JennerBlender

Parents – there is good news! Amidst the headlines, trending articles, controversy, and hashtags you have an opportunity to equip your kids for the very real issues they may have to face in culture. We don’t have to take Bruce’s advice and “just call me Caitlyn”. Let’s go a step further.

It is evident by so many headlines in our culture today that merely looking good on the outside will not keep sin at bay. Going to church or having 19 kids will not guarantee healthy families. But before we get off-topic, let’s take a look at 3 ways you can use the Bruce Jenner situation to your advantage.

1. Define

The power of a word lies in its definition.

With all the various opinions being expressed, sometimes we are all at risk of losing sight of the original definition of male or female. Words like “gender” get thrown around so much we begin to assume you can choose it like you choose a necklace. That your “sexual orientation” is merely a matter of choice and the results of that choice are no more than a label on a bathroom door.

It says in the beginning that God created man and woman and it was good. Contrary to Facebook, there are not 58 genders to choose from. And actually – gender isn’t a matter of choice. We are created, knit together as either a male or female and God says “It is good.” Use this opportunity to explain words like gender to your young children. Address the classic questions like “Why are boys and girls different?” by giving clear definitions and age-appropriate explanations. A great resource for this is the God’s Design For Sex series which has different books to help you discuss this at various ages. (Bonus: Dr. Caroline Leaf’s book explains how gender is not just a matter of genitalia. Males and females actually have different brain functions. Check it out here.)

2. Affirm
As adults we are well aware of the crazy amount of messages just in advertising telling you “you’re not right”. It is safe to assume that anything that gets this much press and media coverage has multiple agendas backing it up. One of those agendas is to create confusion in our children’s identity. Confusion and lack of self-esteem can be a breeding ground for suicide, drugs, and other high risk behaviors.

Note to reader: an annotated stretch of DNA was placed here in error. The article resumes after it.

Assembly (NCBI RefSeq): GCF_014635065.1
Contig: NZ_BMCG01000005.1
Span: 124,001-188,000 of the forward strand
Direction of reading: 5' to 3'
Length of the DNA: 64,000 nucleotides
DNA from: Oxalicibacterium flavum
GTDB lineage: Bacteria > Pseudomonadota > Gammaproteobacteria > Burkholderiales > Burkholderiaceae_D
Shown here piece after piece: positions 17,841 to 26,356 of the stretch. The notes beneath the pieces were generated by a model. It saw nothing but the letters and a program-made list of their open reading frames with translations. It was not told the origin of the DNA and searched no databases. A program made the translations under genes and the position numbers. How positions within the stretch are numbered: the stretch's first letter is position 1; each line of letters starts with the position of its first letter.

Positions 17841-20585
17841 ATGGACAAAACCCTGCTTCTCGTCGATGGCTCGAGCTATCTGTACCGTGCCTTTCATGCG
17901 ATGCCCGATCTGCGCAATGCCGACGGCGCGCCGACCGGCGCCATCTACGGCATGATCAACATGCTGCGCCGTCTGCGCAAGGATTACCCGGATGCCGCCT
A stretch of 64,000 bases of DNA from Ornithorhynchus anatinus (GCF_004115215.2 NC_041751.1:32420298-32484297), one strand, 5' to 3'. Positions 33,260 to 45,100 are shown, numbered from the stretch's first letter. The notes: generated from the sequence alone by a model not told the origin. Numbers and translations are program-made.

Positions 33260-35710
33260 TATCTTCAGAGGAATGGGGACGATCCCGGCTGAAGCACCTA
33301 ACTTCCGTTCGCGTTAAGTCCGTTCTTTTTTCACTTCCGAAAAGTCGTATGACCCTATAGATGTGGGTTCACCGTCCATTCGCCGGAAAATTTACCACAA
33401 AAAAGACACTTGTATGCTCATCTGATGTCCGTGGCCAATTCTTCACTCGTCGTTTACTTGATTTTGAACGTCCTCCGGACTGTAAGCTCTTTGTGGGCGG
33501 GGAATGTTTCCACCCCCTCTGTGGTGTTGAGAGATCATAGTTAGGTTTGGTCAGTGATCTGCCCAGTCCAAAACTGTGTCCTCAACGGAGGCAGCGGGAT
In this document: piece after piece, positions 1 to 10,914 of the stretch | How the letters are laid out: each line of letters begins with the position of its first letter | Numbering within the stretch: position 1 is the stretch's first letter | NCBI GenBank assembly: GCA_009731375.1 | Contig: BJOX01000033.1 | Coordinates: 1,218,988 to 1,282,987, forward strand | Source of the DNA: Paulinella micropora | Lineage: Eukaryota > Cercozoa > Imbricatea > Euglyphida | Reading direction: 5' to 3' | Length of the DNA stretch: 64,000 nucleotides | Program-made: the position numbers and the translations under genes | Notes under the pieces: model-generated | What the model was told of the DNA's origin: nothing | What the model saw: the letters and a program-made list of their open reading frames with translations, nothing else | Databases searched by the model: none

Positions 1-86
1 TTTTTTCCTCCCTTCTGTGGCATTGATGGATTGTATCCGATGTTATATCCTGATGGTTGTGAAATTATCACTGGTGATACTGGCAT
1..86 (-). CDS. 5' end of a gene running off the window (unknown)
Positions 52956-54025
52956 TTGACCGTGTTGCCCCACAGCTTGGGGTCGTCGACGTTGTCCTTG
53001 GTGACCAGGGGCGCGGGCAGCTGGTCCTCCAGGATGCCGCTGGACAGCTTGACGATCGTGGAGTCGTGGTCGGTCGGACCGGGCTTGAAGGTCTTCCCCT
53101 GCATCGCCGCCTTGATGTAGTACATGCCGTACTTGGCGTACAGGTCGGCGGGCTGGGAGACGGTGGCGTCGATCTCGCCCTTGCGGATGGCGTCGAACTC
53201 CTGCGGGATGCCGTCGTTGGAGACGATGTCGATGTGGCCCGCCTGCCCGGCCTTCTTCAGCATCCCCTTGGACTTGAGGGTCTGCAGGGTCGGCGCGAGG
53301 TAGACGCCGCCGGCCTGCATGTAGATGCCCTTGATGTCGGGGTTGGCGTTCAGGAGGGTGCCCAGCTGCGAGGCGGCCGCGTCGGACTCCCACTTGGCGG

During a recent informal survey our team conducted, we found the top lie believed by youth was either “I’m too _______” or “I’m not _______ enough”. When a wave comes through our culture offering true happiness by changing the very fabric of our created being, it is time to get back to truth.

Affirming the gender of our children is such an important part of building their self-esteem. According to Psychology Today, self-esteem will actually drop at various ages throughout our child’s life. However, there is good news:

[Self-esteem’s] existence and utility is inferred through actions and expressions considered evidence of its presence.

Which means you can practically build your child’s self-esteem! As someone who sees your child on a regular basis, use your opportunity to build self-esteem into his/her life. The value your child places in their male or femaleness is one of the contributing factors in them growing into a strong man or woman of God.

This doesn’t have to be awkward or obvious. When you see your sons doing something to be considered “manly”, affirm that. When you find your daughter doing something considered “feminine”, affirm that. These affirmations can be as simple as “You’re such a gentleman!” when you son holds the door for someone else, or “You look beautiful” to your daughter when she’s all dressed and ready for school. For more practical ideas on helping our children survive the gender blender check out Secure Daughters, Confident Sons.

3. Educate
The gender identity crisis is not going away. In fact, just last month the headlines also included this gem: “NHS to give sex change drugs to nine-year-olds”. As parents, your job is not just to bring up your children and protect them from dangerous lies of the enemy, but also to equip them to stand strong for the truth. This education has to go deeper than “because I said so” or “you’ll understand when you’re older”. Now is the time, whether your child is 2 or 12, to step up to the plate. Commit to learn for both of your sakes.

Here are some more excellent resources for parents:

Secure Daughters, Confident Sons
Same-Sex Marriage: A Thoughtful Approach to God’s Design for Marriage
Why Boys and Girls Are Different
Who Switched Off Your Brain? Solving the Mystery of He Said/She Said

Lastly, the challenge I would leave you with is to help your kids love. People who have identified themselves as transgender (or any other alternative gender) are no less God’s children. Teach your children to be ambassadors of God’s love. Keeping in mind that loving someone does not mean blindly accepting them or having them be alone with your children. But don’t treat them as “less than” just because they are different than you. We all need grace.

-Courtney Alberson

Courtney is Generation of Virtue’s lead solutions specialist. Which is a fancy way of saying she handles the team’s many IT needs and spends a lot of time in Photoshop. When she’s not finding solutions to problems, Courtney enjoys communicating God’s truth about love and relationships to teenagers and…drinking coffee.